Tuesday, July 5, 2016

Land, levelled

A piece I wrote a long time ago, when I was 20, at the start of what one may identify as a tendency towards film criticism - at any rate, an immense initiation.


In the final scene of the film, there are two white dots, placed in a vast, endless green expanse; as one dot paces towards the other to attain collision, the other paces to avoid it. And even as the one, hesitant of the two, rushes to escape the frame, the inevitability of their communion remains obvious. It is a motion reminiscent of watching a distant red body in slow-motion free fall, floating in its descent, ambling towards the ground at its gingerly pace, delaying the invariable through its stubbornness, causing doubtfulness as to its final destination, and yet, unable to avoid its eventual end.

 It is the story of a film director, making his film in an area of Iran ravaged by an earthquake only recently. We begin with him facing the camera and informing the audience about his intentions as a filmmaker, informing them also, of his status of being on the verge of an audition for the girl who will play the role of the female protagonist in his film.

A viewer, when faced with the momentous occasion of watching Through the Olive Trees, be warned that he is witness, infact, to two films. The film of Abbas Kiarostami, and the film of the film director within the film. For the first twenty minutes of Through the Olive Trees, the major concern remains the film director’s film – the film-within-the-film. As he goes to a local school, scanning it for prospective actresses, or as we become the subjective owner of the film's perspective which takes us on a literal journey on a tread muddy village path, overlapped with voiceovers about a recently unemployed man requesting a woman working in the film to get him a role; the film director’s film is the central issue. We are watching the making of his film, as made by Kiarostami.

As we go along, however, a conflict arises, as we begin observing a clear distinction between Kiarostami’s film, and the film director’s film. Through tricks of structure, and cleverly revealing camera angles, Kiarostami strives to distance his film from the film of the film director. Both the films begin, simultaneously, to distinguish, and to melt, from/into each other.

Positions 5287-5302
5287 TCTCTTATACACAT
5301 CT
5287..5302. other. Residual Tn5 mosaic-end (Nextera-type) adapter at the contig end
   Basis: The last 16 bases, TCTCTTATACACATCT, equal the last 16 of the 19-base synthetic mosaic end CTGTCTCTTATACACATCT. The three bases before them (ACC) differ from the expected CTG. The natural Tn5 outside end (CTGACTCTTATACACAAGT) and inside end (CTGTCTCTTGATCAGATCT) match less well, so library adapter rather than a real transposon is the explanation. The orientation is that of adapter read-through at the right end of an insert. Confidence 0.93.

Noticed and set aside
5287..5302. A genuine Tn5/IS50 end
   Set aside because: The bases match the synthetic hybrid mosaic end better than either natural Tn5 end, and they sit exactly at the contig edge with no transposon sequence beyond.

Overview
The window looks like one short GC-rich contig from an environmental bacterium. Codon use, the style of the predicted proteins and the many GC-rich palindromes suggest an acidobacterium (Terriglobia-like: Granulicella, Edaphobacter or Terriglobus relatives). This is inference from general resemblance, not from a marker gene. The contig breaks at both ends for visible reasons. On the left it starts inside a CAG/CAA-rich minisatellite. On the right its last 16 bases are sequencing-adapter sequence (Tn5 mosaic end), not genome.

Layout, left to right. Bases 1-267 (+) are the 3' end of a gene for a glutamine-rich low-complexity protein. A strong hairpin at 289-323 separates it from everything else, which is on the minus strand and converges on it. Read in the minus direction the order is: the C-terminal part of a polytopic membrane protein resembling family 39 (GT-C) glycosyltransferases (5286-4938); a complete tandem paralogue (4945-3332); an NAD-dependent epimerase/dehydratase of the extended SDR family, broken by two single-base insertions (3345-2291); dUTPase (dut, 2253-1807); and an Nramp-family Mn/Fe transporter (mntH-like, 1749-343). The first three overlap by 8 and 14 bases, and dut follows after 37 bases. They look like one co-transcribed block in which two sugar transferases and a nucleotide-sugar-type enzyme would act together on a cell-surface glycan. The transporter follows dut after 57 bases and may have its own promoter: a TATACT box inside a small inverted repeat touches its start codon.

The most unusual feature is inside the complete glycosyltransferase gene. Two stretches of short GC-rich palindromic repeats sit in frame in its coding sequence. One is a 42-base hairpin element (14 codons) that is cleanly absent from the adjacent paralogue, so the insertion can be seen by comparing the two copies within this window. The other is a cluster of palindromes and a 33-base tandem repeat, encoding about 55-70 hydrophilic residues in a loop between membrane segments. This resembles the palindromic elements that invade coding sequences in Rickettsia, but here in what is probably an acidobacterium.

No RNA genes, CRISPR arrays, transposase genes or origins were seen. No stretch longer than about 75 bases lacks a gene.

The distinctions between them lie in their style of shooting, with Kiarostami employing his usual off-screen wizardry, long unbroken conversations within cars, a more dynamic style of cutting; and letting the filmmaker’s film be shot through a camera that is inherently static, shot after shot, take after take, obstinate in its desire to stay put, and shooting the scene before it in the most minimalist style possible.

The two films, however, face a conjunction in the primary object of their gaze : the developing relationship between a mason, Hossein, and a young, recently orphaned Tarareh. He, staunch in his persistent effort to get her to marry him, and she, persistent in her effort to reveal no clear answer.

That slowly, and gradually, both the films move towards mixing into one harmonious whole, thus, not only blurring the line between reality and fiction, but also eliminating the entire concept of conflict between two distinct bodies, is also the central function of the film’s depiction of the earthquake as an event that diffuses the hierarchy inherent within the rural Iranian society, and brings all the people, classes, the rich and the poor, the homeless and those with homes, and all such distinctions; down to a same level. At a harmonious, united single plane, where people across such inane divisions, meet and, perhaps, though open to dispute, marry.

As Hossein says in one scene to the film director, “Those with homes should marry the ones without the homes, so that we all become equal”. Equality, as such, remains one of the central motives of the film. Equality, or the subjugation of such boundaries, lines, divisions, borders, distinctions, as such between various entities.

The aforementioned final shot of the film, thus also becomes the equalizer, the leveler, the symbol of the earthquake, which in literal, as well as figurative terms, has ‘flattened’ the hierarchy, so that now, everyone, is at the same level. The mason Hossein is a dot in the plane, chasing the home owner, devout Muslim Tarareh, the other dot across it. They are united in the expanse between them. They are together. And though they are placed at a distance together, it is only the horizontal dimension that separates them, and not the ‘vertical’ one.